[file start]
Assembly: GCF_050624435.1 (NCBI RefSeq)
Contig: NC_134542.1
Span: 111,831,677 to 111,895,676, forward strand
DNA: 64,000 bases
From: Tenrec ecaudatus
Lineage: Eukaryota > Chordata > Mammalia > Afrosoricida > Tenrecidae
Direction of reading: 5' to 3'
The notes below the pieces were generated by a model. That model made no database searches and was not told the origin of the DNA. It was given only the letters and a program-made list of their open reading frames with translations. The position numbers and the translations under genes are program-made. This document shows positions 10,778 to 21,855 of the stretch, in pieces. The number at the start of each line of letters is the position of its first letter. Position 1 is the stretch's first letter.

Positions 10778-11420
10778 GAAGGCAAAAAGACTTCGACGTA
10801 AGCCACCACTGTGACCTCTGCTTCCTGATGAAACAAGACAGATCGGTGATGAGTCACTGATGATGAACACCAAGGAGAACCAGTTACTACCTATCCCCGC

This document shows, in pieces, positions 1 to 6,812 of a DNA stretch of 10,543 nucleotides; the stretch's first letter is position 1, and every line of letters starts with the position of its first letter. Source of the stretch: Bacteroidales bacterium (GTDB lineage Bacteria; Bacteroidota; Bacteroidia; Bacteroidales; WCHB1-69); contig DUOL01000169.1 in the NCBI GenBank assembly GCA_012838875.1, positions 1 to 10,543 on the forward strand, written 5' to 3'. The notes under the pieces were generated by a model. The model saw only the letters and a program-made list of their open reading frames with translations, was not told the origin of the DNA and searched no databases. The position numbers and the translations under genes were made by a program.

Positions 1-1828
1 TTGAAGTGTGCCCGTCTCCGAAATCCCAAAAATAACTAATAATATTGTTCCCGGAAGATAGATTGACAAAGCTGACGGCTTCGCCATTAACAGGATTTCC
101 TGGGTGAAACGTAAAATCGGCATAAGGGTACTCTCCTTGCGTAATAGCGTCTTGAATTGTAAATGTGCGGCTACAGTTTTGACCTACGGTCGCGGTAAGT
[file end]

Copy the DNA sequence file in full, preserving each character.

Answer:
Assembly: GCF_050624435.1 (NCBI RefSeq)
Contig: NC_134542.1
Span: 111,831,677 to 111,895,676, forward strand
DNA: 64,000 bases
From: Tenrec ecaudatus
Lineage: Eukaryota > Chordata > Mammalia > Afrosoricida > Tenrecidae
Direction of reading: 5' to 3'
The notes below the pieces were generated by a model. That model made no database searches and was not told the origin of the DNA. It was given only the letters and a program-made list of their open reading frames with translations. The position numbers and the translations under genes are program-made. This document shows positions 10,778 to 21,855 of the stretch, in pieces. The number at the start of each line of letters is the position of its first letter. Position 1 is the stretch's first letter.

Positions 10778-11420
10778 GAAGGCAAAAAGACTTCGACGTA
10801 AGCCACCACTGTGACCTCTGCTTCCTGATGAAACAAGACAGATCGGTGATGAGTCACTGATGATGAACACCAAGGAGAACCAGTTACTACCTATCCCCGC

This document shows, in pieces, positions 1 to 6,812 of a DNA stretch of 10,543 nucleotides; the stretch's first letter is position 1, and every line of letters starts with the position of its first letter. Source of the stretch: Bacteroidales bacterium (GTDB lineage Bacteria; Bacteroidota; Bacteroidia; Bacteroidales; WCHB1-69); contig DUOL01000169.1 in the NCBI GenBank assembly GCA_012838875.1, positions 1 to 10,543 on the forward strand, written 5' to 3'. The notes under the pieces were generated by a model. The model saw only the letters and a program-made list of their open reading frames with translations, was not told the origin of the DNA and searched no databases. The position numbers and the translations under genes were made by a program.

Positions 1-1828
1 TTGAAGTGTGCCCGTCTCCGAAATCCCAAAAATAACTAATAATATTGTTCCCGGAAGATAGATTGACAAAGCTGACGGCTTCGCCATTAACAGGATTTCC
101 TGGGTGAAACGTAAAATCGGCATAAGGGTACTCTCCTTGCGTAATAGCGTCTTGAATTGTAAATGTGCGGCTACAGTTTTGACCTACGGTCGCGGTAAGT